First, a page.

Scrambled eggs is a dish made from eggs stirred or beaten together in a pan while being gently heated, typically with salt and butter and various other ingredients.[1] In Ian Fleming's short story 007 in New York, while pondering where to dine alone in New York City, Bond recollects that the Edwardian Room at the Plaza Hotel could provide him with the particular scrambled eggs he had once (Felix Leiter knew the head-waiter) instructed them how to make. A recipe is subsequently provided which serves four:

"For FOUR individualists:
  • 12 fresh eggs
  • Salt and pepper
  • 5-6 oz. of fresh butter
   Break the eggs into a bowl. Beat thoroughly with a fork and season well. In a small copper (or heavy-bottomed saucepan) melt four oz. of the butter. When melted, pour in the eggs and cook over a very low heat, whisking continuously with a small egg whisk.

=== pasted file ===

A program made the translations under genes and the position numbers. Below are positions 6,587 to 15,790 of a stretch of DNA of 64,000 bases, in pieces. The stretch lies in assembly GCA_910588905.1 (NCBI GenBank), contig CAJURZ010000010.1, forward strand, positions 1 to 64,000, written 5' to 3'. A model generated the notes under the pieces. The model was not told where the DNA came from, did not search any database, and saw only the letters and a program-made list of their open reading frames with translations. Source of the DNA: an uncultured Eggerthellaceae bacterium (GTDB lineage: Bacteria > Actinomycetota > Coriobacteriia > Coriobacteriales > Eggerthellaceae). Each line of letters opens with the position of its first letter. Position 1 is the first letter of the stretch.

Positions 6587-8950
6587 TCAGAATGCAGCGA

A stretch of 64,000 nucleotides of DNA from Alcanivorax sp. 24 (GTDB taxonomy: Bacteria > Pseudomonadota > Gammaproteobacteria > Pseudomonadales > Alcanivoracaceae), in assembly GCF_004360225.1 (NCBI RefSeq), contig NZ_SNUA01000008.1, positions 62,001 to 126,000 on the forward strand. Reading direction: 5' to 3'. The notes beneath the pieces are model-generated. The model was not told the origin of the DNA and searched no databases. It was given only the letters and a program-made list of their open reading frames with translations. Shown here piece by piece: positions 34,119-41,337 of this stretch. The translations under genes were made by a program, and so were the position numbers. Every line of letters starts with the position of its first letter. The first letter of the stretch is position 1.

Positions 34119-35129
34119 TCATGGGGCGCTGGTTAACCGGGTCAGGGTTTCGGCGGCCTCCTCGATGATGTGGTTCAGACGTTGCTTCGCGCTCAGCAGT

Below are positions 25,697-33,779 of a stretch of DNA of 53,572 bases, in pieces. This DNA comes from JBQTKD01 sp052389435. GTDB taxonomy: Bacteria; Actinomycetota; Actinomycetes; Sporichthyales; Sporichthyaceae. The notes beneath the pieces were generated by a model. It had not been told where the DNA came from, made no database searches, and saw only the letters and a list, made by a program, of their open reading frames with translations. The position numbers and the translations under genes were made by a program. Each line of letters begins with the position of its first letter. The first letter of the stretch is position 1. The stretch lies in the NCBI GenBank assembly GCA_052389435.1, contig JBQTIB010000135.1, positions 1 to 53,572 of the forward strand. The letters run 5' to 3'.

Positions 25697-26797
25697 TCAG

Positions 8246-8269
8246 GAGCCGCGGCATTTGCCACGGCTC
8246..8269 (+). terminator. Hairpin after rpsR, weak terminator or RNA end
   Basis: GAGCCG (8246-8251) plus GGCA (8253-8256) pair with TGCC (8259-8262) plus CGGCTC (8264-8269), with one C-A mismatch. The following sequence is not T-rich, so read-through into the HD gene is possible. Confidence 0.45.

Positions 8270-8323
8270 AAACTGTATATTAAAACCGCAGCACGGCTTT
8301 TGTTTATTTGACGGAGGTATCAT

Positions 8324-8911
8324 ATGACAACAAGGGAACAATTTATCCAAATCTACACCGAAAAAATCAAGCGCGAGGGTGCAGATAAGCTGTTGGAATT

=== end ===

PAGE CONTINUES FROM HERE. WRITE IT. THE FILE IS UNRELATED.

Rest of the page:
While the eggs are slightly more moist than you would wish for eating, remove pan from heat, add rest of butter and continue whisking for half a minute, adding the while finely chopped chives or fine herbs. Serve on hot buttered toast in individual copper dishes (for appearance only) with pink champagne (Taittainger) and low music."
― Recipe for Scrambled Eggs 'James Bond'.[2]


  1. Liesa Cole, L.J.L.. Quick and Easy Cooking: Meals in Minutes. Globe Pequot, 50. ISBN 978-1-59921-754-3. 
  2. Fleming, Ian [1966]. "4: 007 in New York", Octopussy and The Living Daylights (in English). Penguin Classics. 
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